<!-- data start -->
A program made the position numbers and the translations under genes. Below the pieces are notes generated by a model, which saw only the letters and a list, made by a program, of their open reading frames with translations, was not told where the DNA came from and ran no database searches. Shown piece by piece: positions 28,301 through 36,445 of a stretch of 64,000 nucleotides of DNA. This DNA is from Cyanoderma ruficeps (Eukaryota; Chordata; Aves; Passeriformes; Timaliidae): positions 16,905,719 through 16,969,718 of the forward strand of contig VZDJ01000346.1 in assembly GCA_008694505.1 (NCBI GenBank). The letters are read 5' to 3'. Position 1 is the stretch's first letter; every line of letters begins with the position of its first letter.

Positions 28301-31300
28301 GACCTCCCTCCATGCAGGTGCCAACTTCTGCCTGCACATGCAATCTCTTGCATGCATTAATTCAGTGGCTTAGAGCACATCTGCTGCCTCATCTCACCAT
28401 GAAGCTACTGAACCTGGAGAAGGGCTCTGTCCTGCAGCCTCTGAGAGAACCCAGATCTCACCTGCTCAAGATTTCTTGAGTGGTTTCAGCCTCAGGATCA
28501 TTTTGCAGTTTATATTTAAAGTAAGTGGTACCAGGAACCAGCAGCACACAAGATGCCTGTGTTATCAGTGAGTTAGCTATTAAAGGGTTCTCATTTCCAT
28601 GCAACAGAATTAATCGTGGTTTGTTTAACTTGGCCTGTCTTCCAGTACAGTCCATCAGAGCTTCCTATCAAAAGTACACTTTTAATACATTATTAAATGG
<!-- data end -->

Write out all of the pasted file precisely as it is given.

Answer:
A program made the position numbers and the translations under genes. Below the pieces are notes generated by a model, which saw only the letters and a list, made by a program, of their open reading frames with translations, was not told where the DNA came from and ran no database searches. Shown piece by piece: positions 28,301 through 36,445 of a stretch of 64,000 nucleotides of DNA. This DNA is from Cyanoderma ruficeps (Eukaryota; Chordata; Aves; Passeriformes; Timaliidae): positions 16,905,719 through 16,969,718 of the forward strand of contig VZDJ01000346.1 in assembly GCA_008694505.1 (NCBI GenBank). The letters are read 5' to 3'. Position 1 is the stretch's first letter; every line of letters begins with the position of its first letter.

Positions 28301-31300
28301 GACCTCCCTCCATGCAGGTGCCAACTTCTGCCTGCACATGCAATCTCTTGCATGCATTAATTCAGTGGCTTAGAGCACATCTGCTGCCTCATCTCACCAT
28401 GAAGCTACTGAACCTGGAGAAGGGCTCTGTCCTGCAGCCTCTGAGAGAACCCAGATCTCACCTGCTCAAGATTTCTTGAGTGGTTTCAGCCTCAGGATCA
28501 TTTTGCAGTTTATATTTAAAGTAAGTGGTACCAGGAACCAGCAGCACACAAGATGCCTGTGTTATCAGTGAGTTAGCTATTAAAGGGTTCTCATTTCCAT
28601 GCAACAGAATTAATCGTGGTTTGTTTAACTTGGCCTGTCTTCCAGTACAGTCCATCAGAGCTTCCTATCAAAAGTACACTTTTAATACATTATTAAATGG